broke MPs

Members of Parliament have not received their sitting and mileage allowances amounting to millions of shillings.

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No allowances for MPs as cash crunch bites

Members of Parliament have not received their sitting and mileage allowances amounting to millions of shillings, pointing to a deepening financial crisis at the National Treasury.

A number of MPs who travelled abroad last month for various assignments are yet to get their allowances, while other parliamentary staff are also affected by the cash crunch, the Nation has learnt.

“It’s an extremely dire situation. From the beginning of the year, it became clear that the Treasury was struggling to pay salaries and allowances,” Belgut MP Nelson Koech told the Nation.

The Treasury has also not released money for the National Government Constituencies Development Fund (NG-CDF).

Social distancing

“Projects have stalled, students don’t have bursaries and may drop out. Classrooms that are intended to create space for social distancing have been delayed, contractors who were undertaking the projects are threatening court action,” Mr Koech said.

Public Investments Committee (PIC) chairman Abdulswamad Nassir attributed the cash crunch to the end of the financial year on June 30. National Assembly Speaker Justin Muturi, who is also the chairperson of the Parliamentary Service Commission (PSC), declined to comment.

“Those are administrative issues. Find out from the clerks and not me,” Mr Muturi told the Nation in a text message.

Contacted, the clerk of the National Assembly, Mr Michael Sialai, denied the claims.

“It is not true. All allowances are processed and paid when due,” Mr Sialai said, adding that “pending” mileage allowances are being processed.

“The mileage claims are there and we are processing and liaising with Treasury for funding. Treasury has promised to address funding,” Mr Sialai said.

MPs are entitled to a mileage allowance calculated at the Automobiles Association (AA) rate of Sh187 per kilometre while travelling by road to their respective constituencies.

Mileage allowance was part of the contentious issue when the Salaries and Remuneration Commission (SRC) locked horns with parliament last year. Implementation of the SRC’s salary reviews was halted by the High Court in December 2017, allowing Parliament to revert to paying MPs higher salaries and perks as well as offering them the scrapped Sh5 million car grant.

The PSC allocates a Sh10,000 allowance for chairing a committee meeting. A vice-chairperson pockets Sh7,500, while an ordinary member takes home Sh5,000 for every sitting attended. The lawmakers also get Sh5,000 per house session.

Early this month, MPs threatened to paralyse presentation of this year’s budget by Treasury CS Ukur Yatani over delayed disbursement of NG-CDF cash. In March, Mr Yatani promised to release at least Sh2 billion every week until the end of the financial year 2020/2021. Most of the 290 constituencies had received an average of Sh20 million out of the Sh137 million allocated for this financial year.

Last week, Council of Governors (CoG) chairman Martin Wambora said counties risked shutting down due lack of funds. He said the outstanding Treasury releases stood at Sh102.6 billion.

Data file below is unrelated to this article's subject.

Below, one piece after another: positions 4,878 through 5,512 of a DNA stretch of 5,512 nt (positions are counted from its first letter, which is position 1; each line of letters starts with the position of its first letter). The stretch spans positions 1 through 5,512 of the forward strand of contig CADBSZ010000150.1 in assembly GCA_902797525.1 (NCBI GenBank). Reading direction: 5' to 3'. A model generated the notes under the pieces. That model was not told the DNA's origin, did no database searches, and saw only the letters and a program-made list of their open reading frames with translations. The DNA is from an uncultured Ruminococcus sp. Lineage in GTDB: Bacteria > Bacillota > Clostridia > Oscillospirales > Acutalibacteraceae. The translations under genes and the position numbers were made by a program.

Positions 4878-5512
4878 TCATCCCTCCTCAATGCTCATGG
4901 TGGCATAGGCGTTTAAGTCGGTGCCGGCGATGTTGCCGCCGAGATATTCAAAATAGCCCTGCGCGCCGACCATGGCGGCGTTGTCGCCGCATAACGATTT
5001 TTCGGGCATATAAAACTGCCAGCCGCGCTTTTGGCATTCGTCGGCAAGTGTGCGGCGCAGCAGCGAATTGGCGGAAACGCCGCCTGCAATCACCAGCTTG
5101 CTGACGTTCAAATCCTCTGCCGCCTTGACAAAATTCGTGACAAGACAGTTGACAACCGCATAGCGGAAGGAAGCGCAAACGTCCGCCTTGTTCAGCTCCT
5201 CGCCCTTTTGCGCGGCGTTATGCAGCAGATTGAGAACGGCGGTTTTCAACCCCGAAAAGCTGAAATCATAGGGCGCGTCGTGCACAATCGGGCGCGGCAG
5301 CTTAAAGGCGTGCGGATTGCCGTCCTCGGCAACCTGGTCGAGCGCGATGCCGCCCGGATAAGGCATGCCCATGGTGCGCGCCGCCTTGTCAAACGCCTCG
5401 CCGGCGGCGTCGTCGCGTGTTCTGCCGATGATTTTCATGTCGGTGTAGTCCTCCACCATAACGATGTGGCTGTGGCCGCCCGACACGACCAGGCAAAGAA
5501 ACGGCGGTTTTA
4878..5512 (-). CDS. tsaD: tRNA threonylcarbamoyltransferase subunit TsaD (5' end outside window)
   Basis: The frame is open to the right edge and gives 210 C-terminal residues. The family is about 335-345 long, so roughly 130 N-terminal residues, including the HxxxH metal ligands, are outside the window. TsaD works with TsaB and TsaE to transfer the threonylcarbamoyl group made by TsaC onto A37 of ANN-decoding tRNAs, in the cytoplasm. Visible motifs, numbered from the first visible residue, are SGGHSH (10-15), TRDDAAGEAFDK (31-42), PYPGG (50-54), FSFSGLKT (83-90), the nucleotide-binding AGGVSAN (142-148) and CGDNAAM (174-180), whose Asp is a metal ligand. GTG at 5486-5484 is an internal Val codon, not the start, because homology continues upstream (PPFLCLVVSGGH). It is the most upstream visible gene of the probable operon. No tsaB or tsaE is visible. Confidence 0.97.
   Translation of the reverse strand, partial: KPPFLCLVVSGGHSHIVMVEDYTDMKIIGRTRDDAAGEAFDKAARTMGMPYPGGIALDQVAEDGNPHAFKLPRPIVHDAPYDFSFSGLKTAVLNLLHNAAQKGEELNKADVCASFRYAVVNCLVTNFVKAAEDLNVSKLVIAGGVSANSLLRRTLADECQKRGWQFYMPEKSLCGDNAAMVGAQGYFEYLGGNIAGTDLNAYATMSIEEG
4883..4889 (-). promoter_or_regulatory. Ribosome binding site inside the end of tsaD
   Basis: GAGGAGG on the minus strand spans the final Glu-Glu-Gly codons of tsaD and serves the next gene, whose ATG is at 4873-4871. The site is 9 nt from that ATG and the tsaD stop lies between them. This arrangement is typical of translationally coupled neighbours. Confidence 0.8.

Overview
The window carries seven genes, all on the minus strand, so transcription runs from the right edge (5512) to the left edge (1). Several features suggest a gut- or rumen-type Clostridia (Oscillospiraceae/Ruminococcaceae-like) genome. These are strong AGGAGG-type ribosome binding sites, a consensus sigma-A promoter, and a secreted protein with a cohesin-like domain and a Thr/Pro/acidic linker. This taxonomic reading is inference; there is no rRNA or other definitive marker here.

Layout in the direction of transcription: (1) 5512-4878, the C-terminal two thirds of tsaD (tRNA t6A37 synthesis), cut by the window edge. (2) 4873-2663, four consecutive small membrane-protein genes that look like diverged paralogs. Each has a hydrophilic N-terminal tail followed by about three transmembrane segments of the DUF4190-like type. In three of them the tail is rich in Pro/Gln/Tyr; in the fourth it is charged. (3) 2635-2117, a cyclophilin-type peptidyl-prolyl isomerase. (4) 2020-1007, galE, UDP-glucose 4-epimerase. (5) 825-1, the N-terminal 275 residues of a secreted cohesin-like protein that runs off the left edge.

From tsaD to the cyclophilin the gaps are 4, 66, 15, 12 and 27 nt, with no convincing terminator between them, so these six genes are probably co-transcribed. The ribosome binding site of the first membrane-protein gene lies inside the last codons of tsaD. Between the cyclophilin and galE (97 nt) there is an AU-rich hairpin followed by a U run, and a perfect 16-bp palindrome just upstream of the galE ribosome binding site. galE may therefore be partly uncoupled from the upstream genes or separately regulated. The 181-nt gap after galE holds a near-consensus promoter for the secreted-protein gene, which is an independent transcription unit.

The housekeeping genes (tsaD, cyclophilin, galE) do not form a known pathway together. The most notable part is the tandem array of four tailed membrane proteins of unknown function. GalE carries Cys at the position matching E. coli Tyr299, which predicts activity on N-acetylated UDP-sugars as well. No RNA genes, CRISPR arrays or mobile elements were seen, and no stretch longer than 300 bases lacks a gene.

Mr Yatani promised to release Sh39 billion to the counties by Friday last week, but by yesterday, CoG communications officer Yvone Ogwang told the Nation that no money had been released to counties.

The SRC last week announced a freeze on salary increments for all civil servants for two years beginning July. It said the move is informed by the difficult economic times due to the economic shocks caused by the Covid-19 pandemic.

Vowed to fight

The Union of Kenya Civil Servants has rejected the freeze and vowed to fight it. Kenya National Union of Teachers secretary-general Wilson Sossion said the government was using Covid-19 as an excuse to deny workers their rights.

On Sunday, the Kenya Union of Domestic, Hotels, Educational Institutions and Hospital Workers (Kudheiha) issued a 10-day strike notice over failure by the government to clear Sh7.2 billion arrears in their 2017-2021 collective bargaining agreement (CBA).

Kudheiha Secretary General Albert Njeru said the CBA was signed and registered in 2020 with a budget of Sh13.8 billion, but to date only Sh6.6 billion has been paid. Mr Yatani did not respond to calls and text messages over the issue yesterday.

But in a meeting with the Budget and Appropriations Committee yesterday, Mr Yatani said implementation of the 2020/21 budget continues to face various challenges due to the Covid-19 pandemic.

Economic performance

“The Covid-19 pandemic has slowed down the economic performance. Further, increased demand for additional priority expenditures poses a challenge to the implementation of ongoing projects,” Mr Yatani told the committee chaired by Kieni MP Kanini Kega.

Mr Yatani said the Treasury had received requests for additional expenditure amounting to over Sh162.5 billion since approval of the 2020/21 supplementary estimates. He said the additional requests include expenditures to support post Covid-19 related intervention, pending bills, and salary shortfalls.

Out of the Sh162.5 billion requested, Treasury had approved additional expenditure totalling Sh45.5billion.

He said the additional expenditure had been included in the second supplementary estimates for the 2020/21 financial year.

While appearing before the Senate Finance and Budget Committee on Wednesday last week to explain the delayed release of funds to counties, Mr Yatani admitted that the government was facing a serious crisis due to the bad economic performance occasioned by the Covid-19 pandemic.